As Harriet explained the boxes of weaving materials, whips of prunus prunings, rings of ivy, sheaths of Bangalow Palm, and decorations including emu feathers, silver discs of honesty, and sculptural seed pods, any previous ideas of basket weaving were thrown out the window.
From Harriet’s one set of verbal instructions, 11 women created totally different interpretations of randomly woven baskets, working quietly and enjoying the companionship of other makers.
We could hardly bring ourselves to stop for lunch, but Toni Swain’s Picket Fence Produce menu of dukkah flatbreads with canellini bean dip, dukkah and harissa, chickpea and cous cous salad, honey spiced eggplant, and chicken tagine with preserved lemon and olives smelled delicious. The setting in the Nundle Public School garden shed, next to the vegetable garden, was delightful.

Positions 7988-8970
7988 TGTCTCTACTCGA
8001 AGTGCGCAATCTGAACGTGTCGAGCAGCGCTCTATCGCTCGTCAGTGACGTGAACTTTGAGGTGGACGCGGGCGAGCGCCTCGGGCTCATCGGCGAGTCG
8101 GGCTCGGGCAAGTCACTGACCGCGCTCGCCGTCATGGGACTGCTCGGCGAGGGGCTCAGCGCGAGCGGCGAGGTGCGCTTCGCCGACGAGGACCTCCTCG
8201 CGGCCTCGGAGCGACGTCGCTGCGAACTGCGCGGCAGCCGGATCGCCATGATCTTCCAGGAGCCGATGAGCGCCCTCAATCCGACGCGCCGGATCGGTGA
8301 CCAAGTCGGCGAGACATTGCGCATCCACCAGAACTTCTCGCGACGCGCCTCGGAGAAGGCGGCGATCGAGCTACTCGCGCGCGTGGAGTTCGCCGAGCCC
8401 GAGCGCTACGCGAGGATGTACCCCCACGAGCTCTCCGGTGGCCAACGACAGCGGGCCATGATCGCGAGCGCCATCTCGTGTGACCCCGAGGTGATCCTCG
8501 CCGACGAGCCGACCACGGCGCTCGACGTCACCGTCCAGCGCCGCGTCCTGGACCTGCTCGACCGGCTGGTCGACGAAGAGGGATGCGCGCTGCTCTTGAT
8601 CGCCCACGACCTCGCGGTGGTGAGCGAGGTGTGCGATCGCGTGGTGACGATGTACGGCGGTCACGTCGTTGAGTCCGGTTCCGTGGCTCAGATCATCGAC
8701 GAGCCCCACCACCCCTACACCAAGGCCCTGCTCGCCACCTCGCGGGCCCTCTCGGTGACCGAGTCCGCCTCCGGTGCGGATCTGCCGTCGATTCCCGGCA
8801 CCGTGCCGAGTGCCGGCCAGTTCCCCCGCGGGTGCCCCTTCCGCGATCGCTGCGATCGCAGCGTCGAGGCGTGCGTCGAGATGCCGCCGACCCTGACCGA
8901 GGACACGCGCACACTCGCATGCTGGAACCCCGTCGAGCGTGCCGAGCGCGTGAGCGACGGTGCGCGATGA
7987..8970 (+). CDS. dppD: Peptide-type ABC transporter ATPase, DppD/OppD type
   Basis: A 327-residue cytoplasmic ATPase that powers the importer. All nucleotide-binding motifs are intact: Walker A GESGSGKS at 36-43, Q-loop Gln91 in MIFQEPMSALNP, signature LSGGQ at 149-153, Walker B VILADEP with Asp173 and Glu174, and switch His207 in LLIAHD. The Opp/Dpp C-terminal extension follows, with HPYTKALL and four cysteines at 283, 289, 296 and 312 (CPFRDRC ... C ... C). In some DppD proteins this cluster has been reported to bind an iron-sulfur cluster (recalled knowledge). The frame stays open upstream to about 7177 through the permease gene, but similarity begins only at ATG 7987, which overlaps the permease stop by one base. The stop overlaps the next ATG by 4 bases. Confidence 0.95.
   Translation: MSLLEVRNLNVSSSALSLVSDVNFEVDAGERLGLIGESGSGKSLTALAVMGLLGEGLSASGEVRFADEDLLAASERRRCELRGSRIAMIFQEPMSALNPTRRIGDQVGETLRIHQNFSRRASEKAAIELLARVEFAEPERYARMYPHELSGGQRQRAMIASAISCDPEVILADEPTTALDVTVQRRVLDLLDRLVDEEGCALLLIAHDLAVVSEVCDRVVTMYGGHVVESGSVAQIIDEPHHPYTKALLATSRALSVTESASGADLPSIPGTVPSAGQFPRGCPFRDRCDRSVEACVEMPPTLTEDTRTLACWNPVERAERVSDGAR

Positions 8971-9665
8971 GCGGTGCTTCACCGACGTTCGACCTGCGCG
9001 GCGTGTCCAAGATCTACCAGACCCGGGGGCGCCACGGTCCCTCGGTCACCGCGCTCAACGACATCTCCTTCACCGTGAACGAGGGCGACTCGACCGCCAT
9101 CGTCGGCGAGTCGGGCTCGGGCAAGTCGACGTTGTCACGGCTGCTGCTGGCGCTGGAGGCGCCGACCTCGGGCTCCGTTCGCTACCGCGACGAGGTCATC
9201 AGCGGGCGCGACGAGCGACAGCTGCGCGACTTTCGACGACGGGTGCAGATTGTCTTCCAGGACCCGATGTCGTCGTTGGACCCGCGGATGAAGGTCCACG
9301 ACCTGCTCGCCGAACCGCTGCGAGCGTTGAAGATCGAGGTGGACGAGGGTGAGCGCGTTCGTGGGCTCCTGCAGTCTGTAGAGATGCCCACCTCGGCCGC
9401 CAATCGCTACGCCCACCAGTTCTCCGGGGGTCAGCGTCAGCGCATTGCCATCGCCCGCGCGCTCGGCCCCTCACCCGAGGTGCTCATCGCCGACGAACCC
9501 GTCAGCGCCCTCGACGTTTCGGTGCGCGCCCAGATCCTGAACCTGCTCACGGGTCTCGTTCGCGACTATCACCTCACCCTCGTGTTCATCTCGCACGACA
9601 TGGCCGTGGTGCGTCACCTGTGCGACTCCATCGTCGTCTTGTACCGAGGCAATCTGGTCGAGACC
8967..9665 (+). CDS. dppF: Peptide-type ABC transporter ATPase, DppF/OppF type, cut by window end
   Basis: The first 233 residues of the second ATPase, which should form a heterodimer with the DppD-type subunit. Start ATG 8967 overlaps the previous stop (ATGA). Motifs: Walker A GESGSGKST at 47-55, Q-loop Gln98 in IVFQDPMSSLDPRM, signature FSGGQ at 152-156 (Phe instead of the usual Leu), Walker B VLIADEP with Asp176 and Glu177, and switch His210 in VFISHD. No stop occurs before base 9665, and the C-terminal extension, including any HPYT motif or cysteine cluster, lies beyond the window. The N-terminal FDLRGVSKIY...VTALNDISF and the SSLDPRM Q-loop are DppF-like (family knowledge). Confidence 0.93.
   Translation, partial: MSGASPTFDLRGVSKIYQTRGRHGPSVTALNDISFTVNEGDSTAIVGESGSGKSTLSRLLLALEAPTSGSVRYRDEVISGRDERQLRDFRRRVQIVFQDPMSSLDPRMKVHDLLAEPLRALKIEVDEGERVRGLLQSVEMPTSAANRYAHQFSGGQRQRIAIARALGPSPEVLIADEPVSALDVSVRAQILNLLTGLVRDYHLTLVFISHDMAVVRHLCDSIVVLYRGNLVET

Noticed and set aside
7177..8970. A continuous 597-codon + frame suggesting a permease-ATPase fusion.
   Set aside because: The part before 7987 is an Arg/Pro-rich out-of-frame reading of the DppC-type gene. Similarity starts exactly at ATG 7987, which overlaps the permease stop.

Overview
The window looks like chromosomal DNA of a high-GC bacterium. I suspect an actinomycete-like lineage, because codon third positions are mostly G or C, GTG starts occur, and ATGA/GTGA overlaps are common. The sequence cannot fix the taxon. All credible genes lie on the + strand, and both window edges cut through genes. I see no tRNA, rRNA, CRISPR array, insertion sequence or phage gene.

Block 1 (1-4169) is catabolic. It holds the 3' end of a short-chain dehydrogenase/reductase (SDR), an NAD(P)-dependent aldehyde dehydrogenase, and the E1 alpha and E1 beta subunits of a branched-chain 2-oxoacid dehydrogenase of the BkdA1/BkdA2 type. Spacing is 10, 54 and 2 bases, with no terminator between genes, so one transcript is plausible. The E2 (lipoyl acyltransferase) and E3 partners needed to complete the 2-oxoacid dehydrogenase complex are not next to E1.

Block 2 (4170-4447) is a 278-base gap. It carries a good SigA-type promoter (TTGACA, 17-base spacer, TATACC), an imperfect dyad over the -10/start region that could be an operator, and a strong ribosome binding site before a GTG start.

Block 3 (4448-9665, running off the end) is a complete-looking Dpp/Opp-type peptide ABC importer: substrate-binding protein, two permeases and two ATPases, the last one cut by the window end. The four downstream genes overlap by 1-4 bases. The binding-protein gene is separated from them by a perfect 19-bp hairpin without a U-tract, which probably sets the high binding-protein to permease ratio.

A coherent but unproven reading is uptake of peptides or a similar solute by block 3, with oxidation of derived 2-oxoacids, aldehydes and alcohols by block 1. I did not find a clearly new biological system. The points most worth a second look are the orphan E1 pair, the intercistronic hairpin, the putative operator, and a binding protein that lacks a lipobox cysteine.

We returned to work, the physical and thoughtful task of weaving completed, and the frivilous thrill of decoration ahead. I added parts of my collection from our garden; a 1921 penny, dried sunflower heads, yellow and grey cineraria, and Nundle Woollen Mill mustard coloured yarn. All too soon Harriet announced we would have our group show in five minutes. We stood back and admired all the works, hardly believing we would take home a random weaving creation of our own.